Most of my days are spent with clients who have been doing what they do in business for a while now. Clients with “newer” businesses have met their 5-year anniversaries, and my most experienced clients have 40-plus years running their business. As my team pilots a new program we are launching, we have accepted a number of new entrepreneurs into the beta. They are at an exciting point in their business evolution. Some have a year or two under their belts and are looking to grow, while a few are looking over the edge of the proverbial mountain that is launching a new business for the first time and asking, “Can I do this? Will I do this? Is it worth it?”
Asking questions is a great skill, and it’s necessary when undertaking something new. That said, the questions you ask really do matter. The questions above? They aren’t great. Why? They don’t lead anywhere except to more rumination, more worry and more what-ifs.
What would be better? Effective questions clarify what needs to happen and point you and your team to the things that are important and/or provide you with answers that create a platform for better decisions. When contemplating a new venture, product or direction, we have found the following questions useful:
1. What do we know? This is not what we think, but what we really know. For example, for someone considering getting into the cigarette industry, the data shows that this industry is dying and has been for 40 years. This space is not where most of us would decide to start a business today. Data about new businesses launches is rarely this compelling. It’s good to start with what you know.
2. What can we know? Let’s use my business in this example. When I considered starting my own firm, there was no guarantee that it would succeed. An 18-plus year track record of success in larger business was not guaranteed to translate to a small startup. In addition, I had an entirely new industry to learn. Once I was clear that owner/founder peer groups were what I desired as the first offering for my business, I asked the following:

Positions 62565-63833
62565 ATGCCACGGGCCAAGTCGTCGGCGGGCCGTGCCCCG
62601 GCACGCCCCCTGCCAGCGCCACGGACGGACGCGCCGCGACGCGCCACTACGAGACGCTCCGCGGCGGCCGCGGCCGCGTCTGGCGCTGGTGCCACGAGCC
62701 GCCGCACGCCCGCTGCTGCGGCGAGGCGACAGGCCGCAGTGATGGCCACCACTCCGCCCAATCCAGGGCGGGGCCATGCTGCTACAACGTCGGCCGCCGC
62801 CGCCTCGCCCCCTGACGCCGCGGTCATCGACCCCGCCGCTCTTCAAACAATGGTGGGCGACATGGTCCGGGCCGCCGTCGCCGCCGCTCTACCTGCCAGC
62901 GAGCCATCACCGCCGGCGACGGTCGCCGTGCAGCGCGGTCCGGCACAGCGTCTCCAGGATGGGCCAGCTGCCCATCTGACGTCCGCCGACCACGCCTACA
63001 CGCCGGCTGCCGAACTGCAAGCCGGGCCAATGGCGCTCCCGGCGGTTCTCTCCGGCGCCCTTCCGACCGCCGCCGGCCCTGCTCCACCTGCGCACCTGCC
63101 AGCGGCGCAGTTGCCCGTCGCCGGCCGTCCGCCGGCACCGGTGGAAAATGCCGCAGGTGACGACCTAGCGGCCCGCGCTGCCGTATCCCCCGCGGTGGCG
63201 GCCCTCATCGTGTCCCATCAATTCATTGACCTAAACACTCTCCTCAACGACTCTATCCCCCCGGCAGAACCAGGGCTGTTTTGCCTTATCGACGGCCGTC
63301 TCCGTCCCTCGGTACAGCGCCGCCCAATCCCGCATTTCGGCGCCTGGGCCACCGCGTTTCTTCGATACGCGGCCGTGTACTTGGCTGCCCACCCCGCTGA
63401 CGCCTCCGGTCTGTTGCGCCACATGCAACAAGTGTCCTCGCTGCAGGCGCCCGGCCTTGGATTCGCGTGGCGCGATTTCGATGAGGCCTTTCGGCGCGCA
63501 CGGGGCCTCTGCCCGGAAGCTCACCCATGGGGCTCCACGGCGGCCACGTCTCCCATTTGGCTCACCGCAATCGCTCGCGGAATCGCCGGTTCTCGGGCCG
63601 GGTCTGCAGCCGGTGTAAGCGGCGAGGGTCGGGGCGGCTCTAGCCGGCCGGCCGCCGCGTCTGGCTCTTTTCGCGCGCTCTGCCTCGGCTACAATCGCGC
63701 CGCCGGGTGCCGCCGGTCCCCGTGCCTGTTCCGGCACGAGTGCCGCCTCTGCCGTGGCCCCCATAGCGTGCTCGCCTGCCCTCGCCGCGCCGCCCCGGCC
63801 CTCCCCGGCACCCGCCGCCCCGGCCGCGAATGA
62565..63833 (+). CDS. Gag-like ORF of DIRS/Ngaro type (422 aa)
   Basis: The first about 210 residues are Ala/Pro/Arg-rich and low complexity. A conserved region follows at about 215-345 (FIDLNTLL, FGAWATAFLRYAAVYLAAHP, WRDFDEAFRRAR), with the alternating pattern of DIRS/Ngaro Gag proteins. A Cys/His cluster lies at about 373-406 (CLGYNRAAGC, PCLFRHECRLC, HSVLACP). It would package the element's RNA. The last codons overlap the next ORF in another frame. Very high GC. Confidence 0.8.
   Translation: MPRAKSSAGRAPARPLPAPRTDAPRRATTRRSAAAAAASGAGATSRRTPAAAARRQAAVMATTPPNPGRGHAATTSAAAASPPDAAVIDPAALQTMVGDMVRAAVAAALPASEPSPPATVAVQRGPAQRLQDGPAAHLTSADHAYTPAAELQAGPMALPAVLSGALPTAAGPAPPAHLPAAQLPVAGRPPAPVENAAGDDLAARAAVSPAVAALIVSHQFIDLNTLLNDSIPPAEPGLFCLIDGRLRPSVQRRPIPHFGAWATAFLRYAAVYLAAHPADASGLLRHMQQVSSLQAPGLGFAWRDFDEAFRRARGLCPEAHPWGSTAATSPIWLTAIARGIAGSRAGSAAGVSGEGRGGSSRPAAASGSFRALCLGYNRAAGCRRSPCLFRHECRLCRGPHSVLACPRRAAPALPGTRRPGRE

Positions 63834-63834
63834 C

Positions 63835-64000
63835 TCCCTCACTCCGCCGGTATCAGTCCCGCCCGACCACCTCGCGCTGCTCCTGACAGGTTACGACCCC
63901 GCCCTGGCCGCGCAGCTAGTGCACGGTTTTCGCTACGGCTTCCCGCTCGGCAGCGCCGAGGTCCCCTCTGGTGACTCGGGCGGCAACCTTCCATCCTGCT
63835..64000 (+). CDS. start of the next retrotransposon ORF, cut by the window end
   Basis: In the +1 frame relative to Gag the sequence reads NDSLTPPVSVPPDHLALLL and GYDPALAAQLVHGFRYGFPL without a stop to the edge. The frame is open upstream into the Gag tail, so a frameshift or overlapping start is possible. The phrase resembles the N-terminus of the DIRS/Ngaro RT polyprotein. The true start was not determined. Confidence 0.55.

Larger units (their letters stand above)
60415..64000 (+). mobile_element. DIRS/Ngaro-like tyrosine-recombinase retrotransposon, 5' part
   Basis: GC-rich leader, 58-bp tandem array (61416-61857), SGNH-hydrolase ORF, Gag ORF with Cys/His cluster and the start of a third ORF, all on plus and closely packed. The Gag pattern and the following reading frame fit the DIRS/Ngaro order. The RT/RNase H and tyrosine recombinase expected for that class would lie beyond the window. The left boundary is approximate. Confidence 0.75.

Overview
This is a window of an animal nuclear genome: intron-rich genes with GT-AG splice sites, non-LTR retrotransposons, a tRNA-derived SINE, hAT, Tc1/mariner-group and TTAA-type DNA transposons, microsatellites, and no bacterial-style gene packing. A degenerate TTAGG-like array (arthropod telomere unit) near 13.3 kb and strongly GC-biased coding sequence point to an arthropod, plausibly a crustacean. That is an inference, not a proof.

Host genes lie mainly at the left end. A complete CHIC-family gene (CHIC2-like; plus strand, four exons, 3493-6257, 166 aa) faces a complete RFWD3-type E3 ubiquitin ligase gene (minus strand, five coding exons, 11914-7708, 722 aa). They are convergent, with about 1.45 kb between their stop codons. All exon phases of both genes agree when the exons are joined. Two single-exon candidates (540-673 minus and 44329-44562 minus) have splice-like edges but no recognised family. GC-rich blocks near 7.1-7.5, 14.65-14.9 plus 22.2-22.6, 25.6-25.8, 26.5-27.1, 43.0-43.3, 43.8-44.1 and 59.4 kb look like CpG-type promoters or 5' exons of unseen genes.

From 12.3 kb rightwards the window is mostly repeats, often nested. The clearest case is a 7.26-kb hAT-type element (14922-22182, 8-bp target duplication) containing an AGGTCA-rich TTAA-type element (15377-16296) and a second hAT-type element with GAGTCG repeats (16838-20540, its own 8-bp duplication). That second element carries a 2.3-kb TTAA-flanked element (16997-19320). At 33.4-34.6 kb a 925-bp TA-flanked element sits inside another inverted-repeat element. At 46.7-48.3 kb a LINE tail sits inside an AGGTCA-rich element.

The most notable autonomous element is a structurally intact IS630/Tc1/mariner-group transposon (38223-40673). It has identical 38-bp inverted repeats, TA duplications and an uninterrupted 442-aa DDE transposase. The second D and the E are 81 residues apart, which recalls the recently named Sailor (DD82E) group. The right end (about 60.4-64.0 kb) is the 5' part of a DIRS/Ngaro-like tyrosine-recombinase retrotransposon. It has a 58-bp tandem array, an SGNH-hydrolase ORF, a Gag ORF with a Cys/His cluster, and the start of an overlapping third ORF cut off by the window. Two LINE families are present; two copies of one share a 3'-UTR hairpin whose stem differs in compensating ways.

• What percentage of new leaders launched?
• Of the group leaders who formed a group, what percentage was still leading groups 12 months later?
• How long did it take the average new group to start?
What were the traits of the leaders who did launch? Those who did not?
• To successful leaders: Would you go into this work today knowing what you now know? What do you wish you knew when you first launched?
These questions gave me a sense of what others doing the exact same thing had experienced and a chance to objectively assess how well my traits and behaviors lined up against those who had been successful before. It also gave me a sense of how likely it was that this would launch.
And for the last and maybe most important question:
3. What would you have to believe to do this? For some new entrepreneurs, you may recognize yourself here. You might have to believe that you will always regret it if you don’t try to build your own thing. In this case, it becomes “What will I start?” not “Will I start?” Some might have to believe that if this new business, product or acquisition is not a wild success (yes, success does need to be defined), they can make a different decision at 6 or 12 months. Identifying this type of assumption might lead you to start your business as a side gig to give it some time to see how the market responds and even how you like running your own thing.
Lastly, assess who you are. Twenty different business owners and consultants kindly spent 20-45 minutes with me chatting in the six months before I committed to a new entrepreneurial path. This may seem like overkill, and for some, it would be. But I believe in getting 60-70% of the data that can be known about anything before moving forward. Wait until you have 90% of the info, and you have waited too long. Get only 20%, and it’s likely you have missed some items that may make this easier or faster. Know yourself: Is 20% enough? 50%? Or does it need to be more? Figure out what you need, ask your questions and get going.
Originally published on Forbes.com April 17, 2018